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The Fifth Circuit Court of Appeals recently confirmed that a school employee’s open endorsement of a school board candidate is protected speech under the First Amendment. In Mooney v. Lafayette County Sch. Dist., __ Fed.Appx. __, 2013 WL 4018662 (5th Cir. 2013), Lisa Mooney worked for the Lafayette County School District (LCSD) as an assistant principal when she openly supported a candidate for superintendent who was running against the incumbent superintendent. The school principal, who was Mooney’s supervisor, and the assistant superintendent openly supported the incumbent superintendent and made a number of statements regarding Mooney’s allegiance to the opposing candidate.

Following the election, Mooney’s work performance was questioned and she was recommended for a demotion to her former position of speech pathologist. The demotion did not occur, but Mooney was placed on a Performance Improvement Plan (PIP). Mooney was later investigated for conducting a strip search of a student in violation of district policy. She was formally reprimanded by the principal for her conduct. Ultimately, LCSD eliminated Mooney’s position as part of a reduction in force (RIF), resulting in the nonrenewal of her employment contract.

Mooney brought this suit under 42 U.S.C. § 1983 and Title VII against the school district, alleging the nonrenewal was retaliation (1) for engaging in political speech protected by the First Amendment and (2) for opposing unlawful gender discrimination. The trial court granted judgment in favor of LCSD and dismissed Mooney’s complaint. Mooney appealed to the Fifth Circuit Court of Appeals.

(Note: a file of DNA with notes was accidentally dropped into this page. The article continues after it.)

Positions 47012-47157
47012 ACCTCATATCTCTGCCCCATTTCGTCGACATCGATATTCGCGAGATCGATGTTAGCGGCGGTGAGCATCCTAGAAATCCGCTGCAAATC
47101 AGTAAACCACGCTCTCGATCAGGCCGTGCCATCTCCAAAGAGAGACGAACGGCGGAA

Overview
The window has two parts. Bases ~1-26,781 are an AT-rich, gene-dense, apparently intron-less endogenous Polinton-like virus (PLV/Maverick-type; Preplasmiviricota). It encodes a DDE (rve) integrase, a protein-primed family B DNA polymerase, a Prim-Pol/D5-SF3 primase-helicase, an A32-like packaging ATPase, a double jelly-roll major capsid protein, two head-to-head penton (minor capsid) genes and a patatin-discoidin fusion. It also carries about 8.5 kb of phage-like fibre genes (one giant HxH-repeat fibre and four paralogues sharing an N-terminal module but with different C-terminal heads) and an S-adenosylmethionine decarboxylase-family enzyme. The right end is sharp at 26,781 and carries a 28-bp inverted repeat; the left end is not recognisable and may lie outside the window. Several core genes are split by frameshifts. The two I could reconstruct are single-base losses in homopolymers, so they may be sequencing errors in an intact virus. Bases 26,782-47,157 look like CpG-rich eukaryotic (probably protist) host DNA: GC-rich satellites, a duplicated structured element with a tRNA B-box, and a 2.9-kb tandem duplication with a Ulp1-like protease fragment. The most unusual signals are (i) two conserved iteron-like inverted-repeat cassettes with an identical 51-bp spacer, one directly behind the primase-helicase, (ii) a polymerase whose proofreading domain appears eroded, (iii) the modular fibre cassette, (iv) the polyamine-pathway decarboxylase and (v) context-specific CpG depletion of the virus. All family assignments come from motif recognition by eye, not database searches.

The Fifth Circuit held that Mooney produced sufficient evidence to overcome summary judgment on her First Amendment claim that her political speech was a motivating factor in LCSD’s decision to not renew her contract; but she failed to introduce sufficient evidence to support her Title VII retaliation claim based on gender discrimination. To prevail on her First Amendment retaliation claim, Mooney had to show that (1) she suffered an adverse employment action; (2) her speech involved a matter of public concern; (3) her interest in speaking outweighed the employer’s interest in promoting efficiency in the workplace; and (4) the speech motivated the employer’s adverse employment action.

Given the events leading up to her nonrenewal, the appeals court held that the evidence was sufficient for a “reasonable juror to infer retaliatory causation, especially considering that the ‘causal link’ need only be that her protected activity was one reason motivating LCSD’s decision.” Mooney also raised doubt concerning the district’s stated reasons for its employment decisions. Thus, genuine issues of material fact existed on whether the district’s stated reasons were a pretext for retaliation. The appeals court returned the case to the trial court for further proceedings on the First Amendment claim. Significantly, the court stated that to prove retaliation, the protected activity only has to be one of the reasons motivating the adverse employment decision. This case serves as an important reminder that, with elections coming up in November, school administrators must be cautious in how they manage employees who have been politically active and vocal in their communities. Thorough documentation showing legitimate, nonretaliatory reasons for an adverse employment action will go a long way in fighting any First Amendment retaliation claims.

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